Sunday, March 29, 2009

My Own Little Honeymoon Sponge with lots of uses

I had absolutely nothing sweet in the house.  I did not want to make a lot of sweet food to totally derail my diet.  So, I had to come up with something quick and small to go with the berries I had taken out of the freezer. 
I could not find a recipe that was small enough and I had been wanting to try to make a cake made with olive oil.  I was hoping that what experience I had in making cakes in the past would tell me when the texture was correct if I just experimented.  Here is what I came up with.
This literally took ten minutes to mix, and about twenty to thirty to bake at 350 degrees.  The only simpler cake to make is Grammie Burrill's TV chocolate cake posted elsewhere.

This is very similar to a very large Ladyfinger.  You could add cocoa to this with no problem, along with the flour or dusted on top.

Using fresh or frozen fruit, mix sliced strawberries, raspberries, blueberries, cherries or sliced stone fruit with a couple of tablespoons of sugar.  Add a splash of Grand Marnier if you like.  Let it stand to produce a syrup while the cake is made.  Or you could grill pineapple, peaches or plums on the charcoal grill and set aside to weep or drizzle with honey.

Separate two eggs. 

Mix 2 Tablespoons of sugar into the yolks and beat with a wire whisk or beater till the sugar is dissolved and the yolks are pale yellow and slightly thickened.

Beat in about a tablespoon of olive oil or melted and cooled butter.   You do not detect the taste of the oil.

Beat the egg whites with two tablespoons of sugar till they hold soft peaks.

Pour the egg yolk mixture over the whites.  Add a capful of almond extract or 1 tablespoon of grated citrus peel.

Fold the mixtures together while slowly sifting 4 tablespoons of all purpose flour over the mixture.  You do know how to fold, don't you?  Do not over-do this, stop when the color is uniform.

When the entire mixture is uniform, extremely light and similar in texture to a soft mousse, pour it into a greased and floured loaf pan.

Bake for about 20 minutes.  My oven is unreliable, so watch it and adjust the time as necessary.  It should be a medium toast brown, and it will begin to draw away from the sides of the pan when done.  Stick in a toothpick and check to see if it comes out clean.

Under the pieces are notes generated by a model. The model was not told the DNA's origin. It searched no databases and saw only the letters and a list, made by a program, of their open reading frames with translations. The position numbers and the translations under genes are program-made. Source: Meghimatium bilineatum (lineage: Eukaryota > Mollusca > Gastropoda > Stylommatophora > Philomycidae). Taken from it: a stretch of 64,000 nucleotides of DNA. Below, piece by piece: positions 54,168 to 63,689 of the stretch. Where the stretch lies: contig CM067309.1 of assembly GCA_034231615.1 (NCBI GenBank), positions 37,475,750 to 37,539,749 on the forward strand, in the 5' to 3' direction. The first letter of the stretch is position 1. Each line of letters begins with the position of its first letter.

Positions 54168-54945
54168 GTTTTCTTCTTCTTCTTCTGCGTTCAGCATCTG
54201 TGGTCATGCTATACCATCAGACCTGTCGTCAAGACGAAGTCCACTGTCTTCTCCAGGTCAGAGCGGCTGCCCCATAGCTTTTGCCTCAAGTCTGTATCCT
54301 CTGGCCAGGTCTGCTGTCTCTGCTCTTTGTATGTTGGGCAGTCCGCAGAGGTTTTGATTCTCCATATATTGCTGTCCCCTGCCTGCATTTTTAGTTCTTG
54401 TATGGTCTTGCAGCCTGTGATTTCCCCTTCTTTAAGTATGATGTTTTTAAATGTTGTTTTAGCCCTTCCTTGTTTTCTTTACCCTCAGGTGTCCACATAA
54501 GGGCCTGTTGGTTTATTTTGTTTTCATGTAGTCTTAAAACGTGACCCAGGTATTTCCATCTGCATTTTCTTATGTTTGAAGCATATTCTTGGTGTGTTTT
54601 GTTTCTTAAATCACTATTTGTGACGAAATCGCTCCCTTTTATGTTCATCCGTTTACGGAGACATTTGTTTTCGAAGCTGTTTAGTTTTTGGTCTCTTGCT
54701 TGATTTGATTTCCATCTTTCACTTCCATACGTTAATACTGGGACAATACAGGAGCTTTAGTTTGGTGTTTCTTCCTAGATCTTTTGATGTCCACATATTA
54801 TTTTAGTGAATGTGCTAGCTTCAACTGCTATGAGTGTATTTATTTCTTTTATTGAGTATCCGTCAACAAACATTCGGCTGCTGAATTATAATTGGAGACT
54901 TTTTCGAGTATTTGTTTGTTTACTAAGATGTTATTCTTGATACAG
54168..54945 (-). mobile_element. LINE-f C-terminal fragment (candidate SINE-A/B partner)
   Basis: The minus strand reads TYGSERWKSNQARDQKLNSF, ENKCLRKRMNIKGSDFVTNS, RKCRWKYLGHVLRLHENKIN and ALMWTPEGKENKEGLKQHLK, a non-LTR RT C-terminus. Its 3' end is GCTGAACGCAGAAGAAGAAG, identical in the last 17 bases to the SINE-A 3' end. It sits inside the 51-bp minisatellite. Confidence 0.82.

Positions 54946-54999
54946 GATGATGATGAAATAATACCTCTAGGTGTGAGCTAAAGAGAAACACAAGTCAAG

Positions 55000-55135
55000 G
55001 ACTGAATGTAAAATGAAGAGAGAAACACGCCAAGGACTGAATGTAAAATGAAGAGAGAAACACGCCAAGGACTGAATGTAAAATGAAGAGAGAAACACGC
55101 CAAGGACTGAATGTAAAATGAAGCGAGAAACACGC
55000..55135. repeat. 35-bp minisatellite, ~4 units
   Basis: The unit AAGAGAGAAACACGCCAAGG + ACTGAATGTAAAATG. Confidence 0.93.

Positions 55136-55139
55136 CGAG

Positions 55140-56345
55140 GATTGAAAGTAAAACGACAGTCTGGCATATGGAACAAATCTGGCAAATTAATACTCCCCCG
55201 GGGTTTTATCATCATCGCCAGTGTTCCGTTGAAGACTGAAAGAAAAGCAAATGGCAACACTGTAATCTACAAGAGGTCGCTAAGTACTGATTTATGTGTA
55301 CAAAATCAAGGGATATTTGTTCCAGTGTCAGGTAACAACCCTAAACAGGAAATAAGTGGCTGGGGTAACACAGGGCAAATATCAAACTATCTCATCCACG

This is VERY delicate, so after cooling briefly, turn it out onto a clean dishcloth.  Pick it up gently with the cloth and invert it onto a rack to cool right side up.  Allow to cool completely.

Split the cake in half horizontally.  Place the lower half on an oval platter...I know that is a bit picky and specific, but that is what I like.  I have an Italian platter in stark white with a wide rim of marble patterned pink with a shield...just the thing.

Pour half of the  fruit and resulting syrup over the lower cake half.  Add a layer of whipped cream if you like lots of cream.  If you did not get enough syrup, you could mix in some Grand Marnier to extend it.

Put the top layer of the cake on the berries.  Cover the top with the balance of the fruit and syrup, and mound with whipped cream.  Top with a couple of whole berries or a strawberry that is partially sliced and fanned out.  Add a sprig of mint if you like...

Serve with tea or coffee or a nice sweet dessert wine like Malvasia.

You could melt some dark chocolate and drizzle it from a fork over the whole thing in thin lines, but that might be gilding the lily.

You will get two very healthy honeymoon portions from this, but it could easily make four if you have plenty of berries and cream.

You could use this in a dozen different ways.
1. Layer with bananas and pour chocolate sauce over it.
2. Layer with jam or jelly, then frost the cake with whipped cream. Cranberry preserves would be similar to the white cake elsewhere in the blog that my stepfather's grandmother used to do.
3. Use in a trifle like dessert, by cubing the cake and layer in a parfait glass with puddings, lemon curd, whipped cream and jams.
4. Fill with Nutella if you can deal with the crumbs, (Perhaps softening it in the microwave for a second or two would help.)  Frost with whipped cream and top with toasted and crushed hazelnuts.
5. Fill with lemon curd and top with whipped cream.
6. Fill with cannoli filling and top with powdered sugar and strew a few bits of minced candied orange peel on top.
7. Cube it up and use in Chocolate Fondue.
8. Use for petit-fours.
9. Soak the cake with simple syrup, cut with the liqueur of your choice..Frangipane, Amaretto, Grand Marnier, Malvasia...etc.
10. Frost with hazelnut frosting, or any other you like.  It is very neutral so you can use your favorites.
11. Fill with a plain white frosting or whipped cream laced with toasted Coconut.  Top with a snowstorm of the Coconut.
12.  Make Tirimisu if you do not have time to go out to find Ladyfingers.

You could let your sense of adventure take hold and grind a quarter cup of blanched almonds into a fine powder in a food processor, and use that instead of the flour.

A Coalport cup and saucer from my collection of 18th and 19th century examples.

No comments:

Post a Comment